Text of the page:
What is Group Therapy?

Group therapy is a form of psychotherapy that involves one or more therapists working with several people at the same time. These groups may meet for an hour or two each week, or be done as an intensive weekend. This type of therapy is widely available at a variety of locations including private therapeutic practices, hospitals, mental health clinics, and community centers. Group therapy is sometimes used alone, but it is also commonly integrated into a comprehensive treatment plan.

Many groups are designed to target a specific problem, such as depression, obesity, panic disorder, social anxiety, chronic pain or substance abuse. Other groups focus more generally on improving social skills, helping people deal with a range of issues such as anger, shyness, loneliness, and low self-esteem. Groups often help those who have experienced loss, whether it be a spouse, a child or someone who died by suicide.

How does Group Therapy work?

Therapy groups typically have 6-8 members and 2 or more therapists. Groups will typically either meet for one to two hours on a weekly basis, or for multiple hours over the course of a weekend. The group members and leaders sit in a way that allows each person to see everyone else. The therapists guide the group process and provide structure.

Groups may be open or closed. In an open group, members may join at any time, while a closed group has a set start and end date.

Groups are often formed around a shared issue. For example, group members may be living with a particular mental health concern (e.g., social anxiety, an eating disorder, an addiction), or dealing with a loss or other challenge (e.g., parenting difficulties, the mental illness or suicide of a family member).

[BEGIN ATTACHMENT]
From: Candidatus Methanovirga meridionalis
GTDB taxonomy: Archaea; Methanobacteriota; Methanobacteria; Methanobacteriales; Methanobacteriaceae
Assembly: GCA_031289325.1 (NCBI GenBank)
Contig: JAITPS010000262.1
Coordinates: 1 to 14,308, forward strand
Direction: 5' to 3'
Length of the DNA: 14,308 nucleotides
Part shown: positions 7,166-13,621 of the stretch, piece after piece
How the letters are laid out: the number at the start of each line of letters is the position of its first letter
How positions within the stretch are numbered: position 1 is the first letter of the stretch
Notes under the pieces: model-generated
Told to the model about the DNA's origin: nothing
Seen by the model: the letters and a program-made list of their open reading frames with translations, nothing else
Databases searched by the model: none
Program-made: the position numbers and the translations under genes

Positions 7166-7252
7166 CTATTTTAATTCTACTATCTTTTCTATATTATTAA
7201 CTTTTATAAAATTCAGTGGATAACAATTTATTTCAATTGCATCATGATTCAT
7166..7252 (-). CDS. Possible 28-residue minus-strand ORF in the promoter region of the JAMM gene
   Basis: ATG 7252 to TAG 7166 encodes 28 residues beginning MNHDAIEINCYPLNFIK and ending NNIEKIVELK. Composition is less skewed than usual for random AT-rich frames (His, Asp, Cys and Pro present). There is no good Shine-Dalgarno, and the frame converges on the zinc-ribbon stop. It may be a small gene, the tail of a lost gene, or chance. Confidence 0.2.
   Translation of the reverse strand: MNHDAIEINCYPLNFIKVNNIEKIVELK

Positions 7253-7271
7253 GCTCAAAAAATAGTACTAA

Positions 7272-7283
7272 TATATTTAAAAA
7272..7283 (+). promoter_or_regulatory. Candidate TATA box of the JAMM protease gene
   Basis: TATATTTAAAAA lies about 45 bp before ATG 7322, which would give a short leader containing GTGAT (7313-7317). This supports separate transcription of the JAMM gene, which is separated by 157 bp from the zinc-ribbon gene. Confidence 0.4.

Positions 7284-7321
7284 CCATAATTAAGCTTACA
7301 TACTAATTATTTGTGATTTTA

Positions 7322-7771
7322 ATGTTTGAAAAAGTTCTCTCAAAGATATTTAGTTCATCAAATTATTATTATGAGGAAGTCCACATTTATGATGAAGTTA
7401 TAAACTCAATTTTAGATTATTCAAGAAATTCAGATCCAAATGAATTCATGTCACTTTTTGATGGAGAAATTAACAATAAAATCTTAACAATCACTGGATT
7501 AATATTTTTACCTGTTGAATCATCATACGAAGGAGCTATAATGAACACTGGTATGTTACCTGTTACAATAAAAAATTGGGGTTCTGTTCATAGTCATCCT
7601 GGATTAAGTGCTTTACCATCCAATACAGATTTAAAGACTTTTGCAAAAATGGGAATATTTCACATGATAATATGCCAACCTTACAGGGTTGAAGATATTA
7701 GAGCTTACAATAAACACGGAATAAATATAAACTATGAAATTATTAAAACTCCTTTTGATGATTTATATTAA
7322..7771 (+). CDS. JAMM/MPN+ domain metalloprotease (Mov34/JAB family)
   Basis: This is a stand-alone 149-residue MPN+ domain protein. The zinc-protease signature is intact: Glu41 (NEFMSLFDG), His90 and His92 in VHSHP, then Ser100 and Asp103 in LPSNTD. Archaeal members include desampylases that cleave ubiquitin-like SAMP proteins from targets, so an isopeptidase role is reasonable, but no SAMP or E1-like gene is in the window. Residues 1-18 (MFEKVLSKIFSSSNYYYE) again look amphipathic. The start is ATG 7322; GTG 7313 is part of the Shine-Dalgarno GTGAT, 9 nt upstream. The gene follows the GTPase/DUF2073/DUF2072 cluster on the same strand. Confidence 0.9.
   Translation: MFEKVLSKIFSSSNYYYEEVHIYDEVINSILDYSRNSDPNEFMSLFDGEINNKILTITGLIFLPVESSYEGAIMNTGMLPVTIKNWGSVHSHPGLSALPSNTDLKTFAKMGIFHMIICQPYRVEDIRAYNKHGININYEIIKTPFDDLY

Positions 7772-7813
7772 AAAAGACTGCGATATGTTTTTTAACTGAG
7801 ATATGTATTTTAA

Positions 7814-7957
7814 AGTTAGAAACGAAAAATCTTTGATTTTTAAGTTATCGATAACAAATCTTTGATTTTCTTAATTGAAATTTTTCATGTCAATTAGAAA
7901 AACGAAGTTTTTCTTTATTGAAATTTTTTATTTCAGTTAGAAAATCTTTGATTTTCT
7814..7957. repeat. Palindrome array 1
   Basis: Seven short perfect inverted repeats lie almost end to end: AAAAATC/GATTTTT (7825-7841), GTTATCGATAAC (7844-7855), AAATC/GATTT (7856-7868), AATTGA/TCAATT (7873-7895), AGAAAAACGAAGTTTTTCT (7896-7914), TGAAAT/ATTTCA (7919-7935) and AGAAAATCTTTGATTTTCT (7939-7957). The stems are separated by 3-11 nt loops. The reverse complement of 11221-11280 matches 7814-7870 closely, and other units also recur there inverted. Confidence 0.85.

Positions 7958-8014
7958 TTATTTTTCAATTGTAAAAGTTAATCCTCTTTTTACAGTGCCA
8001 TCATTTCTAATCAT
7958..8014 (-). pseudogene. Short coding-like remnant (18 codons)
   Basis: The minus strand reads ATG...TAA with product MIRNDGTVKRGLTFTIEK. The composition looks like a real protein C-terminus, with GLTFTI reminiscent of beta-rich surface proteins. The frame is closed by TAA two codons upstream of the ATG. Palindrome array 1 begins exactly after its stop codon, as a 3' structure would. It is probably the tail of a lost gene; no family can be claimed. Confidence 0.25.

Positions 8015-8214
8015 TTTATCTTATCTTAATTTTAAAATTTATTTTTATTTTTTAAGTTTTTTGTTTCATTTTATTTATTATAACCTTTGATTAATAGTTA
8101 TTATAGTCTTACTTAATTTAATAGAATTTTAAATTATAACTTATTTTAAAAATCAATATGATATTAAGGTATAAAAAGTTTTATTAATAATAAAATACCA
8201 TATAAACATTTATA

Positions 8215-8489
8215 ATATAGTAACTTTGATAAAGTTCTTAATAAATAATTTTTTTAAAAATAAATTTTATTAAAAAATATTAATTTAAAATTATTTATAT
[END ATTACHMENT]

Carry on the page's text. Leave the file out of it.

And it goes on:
As with other forms of psychotherapy, what is said in group therapy remains confidential, with certain exceptions. Group members are expected to respect other participants’ privacy by not disclosing their identity or discussing the content of sessions outside the therapy room. It is also often an expectation that members will not socialize or contact one another outside the group.

Who can Group Therapy benefit?

For some people, group therapy can offer advantages that may not be available through individual psychotherapy. For example, people who feel alone in their struggles may gain confidence and encouragement from interacting with people who are experiencing the same or similar things.

Below are some key benefits of group therapy:

The group dynamic allows members to feel supported and accepted, and it can reduce stigma and isolation.
The similarities among members can provide a sense of community, while the diversity of experience can spark ideas for new ways of coping with challenges.
The group provides a safe environment in which to take social risks and experiment with new ways of interacting and behaving.
Members can gain hope and learn from the strategies of those in the group who are successfully making positive shifts in their lives.
Group therapy allows members to better understand how they relate to others and to make positive changes in their relationships.
Observing the group in action gives the therapists a window into how each member functions in a social situation, which can result in valuable feedback.

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